No Pocket Money for NASA

Congress Budget Denies NASA Full Funding for Moon Missions

Did Congress just kill NASA's ambitions to return humans to the Moon by 2024?

7. 7. 20 by Victor Tangermann
Image by NASA

The Trump administration was hoping to flesh out NASA’s budget to around $26 or $27 billion starting in 2021 — an increase in the neighborhood of $3 billion compared to 2020 intended to get the space agency back to the Moon by 2024.

But according to a House appropriations bill released today, Congress has no intention of raising NASA’s budget, setting aside the same $22.63 billion as last year. To put that into perspective, the US military budget is more than 32 times that. New York City alone has a budget of $97.8 billion — more than quadruple NASA’s budget.

Needless to say, the bill comes as a blow to the nation’s space exploration efforts. The White House has made a big deal about NASA’s ambitious plans, as part of the agency’s Artemis missions, to return Americans to the Moon by 2024. But budgets have been tight, with NASA administrator Jim Bridenstine repeatedly knocking on Congress’ door to ask for much-needed budgetary increases — which his agency was never awarded.

Unsurprisingly, getting to the Moon is a costly affair. According to a June 2019 interview with CNN, Bridenstine claimed that putting astronauts back on the Moon could cost an additional $20 to $30 billion. In February, NASA human spaceflight chief Doug Loverro (who since has been replaced after mysteriously stepping down) announced that the agency will need $35 billion over the next four years to successfully complete the Artemis mission — again, on top of existing budgets.


NASA wants to leverage the help of key commercial spaceflight players, including SpaceX and Blue Origin, to return American astronauts to the lunar surface. In April, NASA chose the two companies, alongside US-based spaceflight firm Dynetics, to submit designs for a lunar lander.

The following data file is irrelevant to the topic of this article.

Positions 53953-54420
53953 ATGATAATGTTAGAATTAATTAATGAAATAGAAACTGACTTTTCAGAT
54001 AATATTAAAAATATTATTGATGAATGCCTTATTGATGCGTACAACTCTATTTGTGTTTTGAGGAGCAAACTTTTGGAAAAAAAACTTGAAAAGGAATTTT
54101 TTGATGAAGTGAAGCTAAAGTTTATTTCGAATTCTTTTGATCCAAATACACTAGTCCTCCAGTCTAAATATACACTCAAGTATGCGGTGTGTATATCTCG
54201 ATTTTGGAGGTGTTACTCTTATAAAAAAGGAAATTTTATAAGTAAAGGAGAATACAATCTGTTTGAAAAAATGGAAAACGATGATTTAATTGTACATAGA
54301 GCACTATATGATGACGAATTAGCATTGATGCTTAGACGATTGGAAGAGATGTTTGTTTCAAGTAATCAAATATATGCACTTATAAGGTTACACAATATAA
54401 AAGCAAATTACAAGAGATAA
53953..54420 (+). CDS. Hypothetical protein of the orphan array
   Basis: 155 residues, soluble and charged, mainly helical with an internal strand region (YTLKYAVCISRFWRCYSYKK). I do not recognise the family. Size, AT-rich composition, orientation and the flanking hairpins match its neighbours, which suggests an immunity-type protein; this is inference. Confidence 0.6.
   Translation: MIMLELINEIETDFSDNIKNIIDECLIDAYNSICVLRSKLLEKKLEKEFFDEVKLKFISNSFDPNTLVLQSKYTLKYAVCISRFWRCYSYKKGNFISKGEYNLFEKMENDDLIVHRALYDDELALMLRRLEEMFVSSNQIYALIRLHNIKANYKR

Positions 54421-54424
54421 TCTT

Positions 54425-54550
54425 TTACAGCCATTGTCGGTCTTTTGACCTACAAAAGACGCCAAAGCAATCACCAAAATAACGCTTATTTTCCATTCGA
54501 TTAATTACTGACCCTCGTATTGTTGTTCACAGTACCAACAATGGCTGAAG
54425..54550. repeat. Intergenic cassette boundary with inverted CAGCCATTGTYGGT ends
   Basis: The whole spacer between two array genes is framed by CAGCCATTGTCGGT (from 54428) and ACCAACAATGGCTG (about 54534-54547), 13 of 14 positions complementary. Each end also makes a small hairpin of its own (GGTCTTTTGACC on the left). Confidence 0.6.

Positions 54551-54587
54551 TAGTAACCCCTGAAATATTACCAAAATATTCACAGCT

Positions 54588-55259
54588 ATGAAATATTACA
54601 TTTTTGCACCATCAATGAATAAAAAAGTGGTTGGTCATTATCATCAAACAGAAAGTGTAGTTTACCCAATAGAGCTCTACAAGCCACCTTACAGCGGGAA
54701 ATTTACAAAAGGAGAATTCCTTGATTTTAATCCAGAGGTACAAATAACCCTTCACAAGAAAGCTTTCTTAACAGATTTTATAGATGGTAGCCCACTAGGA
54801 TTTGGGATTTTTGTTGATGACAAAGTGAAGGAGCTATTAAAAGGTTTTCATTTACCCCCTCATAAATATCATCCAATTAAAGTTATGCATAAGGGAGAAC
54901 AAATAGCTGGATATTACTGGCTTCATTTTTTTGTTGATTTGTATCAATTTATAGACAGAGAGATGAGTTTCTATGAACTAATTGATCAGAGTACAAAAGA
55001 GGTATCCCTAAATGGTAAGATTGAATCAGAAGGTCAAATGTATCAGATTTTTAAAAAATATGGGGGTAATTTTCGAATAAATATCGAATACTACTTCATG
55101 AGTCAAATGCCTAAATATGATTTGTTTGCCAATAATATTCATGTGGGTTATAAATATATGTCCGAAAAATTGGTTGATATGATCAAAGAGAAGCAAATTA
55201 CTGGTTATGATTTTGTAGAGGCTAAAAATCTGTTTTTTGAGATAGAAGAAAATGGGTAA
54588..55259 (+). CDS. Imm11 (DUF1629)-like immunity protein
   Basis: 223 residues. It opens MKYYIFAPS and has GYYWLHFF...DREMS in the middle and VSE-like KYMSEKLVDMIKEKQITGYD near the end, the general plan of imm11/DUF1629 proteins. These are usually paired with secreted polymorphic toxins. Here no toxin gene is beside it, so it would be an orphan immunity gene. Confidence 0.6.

The three designs were meant to have shared access to $3.4 billion, a sizable chunk of the agency’s budget. The House Appropriations Committee came back with less than half that, setting aside only $1.56 billion, not just for the landers, but for exploration research and development as a whole.

In other words, all three lander concepts now have to compete for just over $600 million. “The $628.2 million in funding for the Human Landing System (HLS) is an important first step in this year’s appropriations process,” Bridenstine said in a muted statement.

The House appropriations bill does include increases for NASA’s science programs, funding for the Clipper mission to Jupiter’s icy moon Europa, and an additional $400 million for NASA’s Space Launch System — the agency’s own (extremely expensive and behind schedule) efforts to develop a heavy-lift launch vehicle.


It’s important to note that the bill is only one small step in a much longer process. The Senate will have a say as well, but when it will make any announcements related to NASA’s budget is still unclear.

Bridenstine has his work cut out, and will have to work with relatively limited resources going forward.

“We still have more to do, and I look forward to working with the Senate to ensure America has the resources to land the first woman and next man on the moon in 2024,” he said in his statement.

READ MORE: House bill offers flat funding for NASA [SpaceNews]

More on SLS: Boeing Just Powered Up NASA’s Most Powerful Rocket Ever


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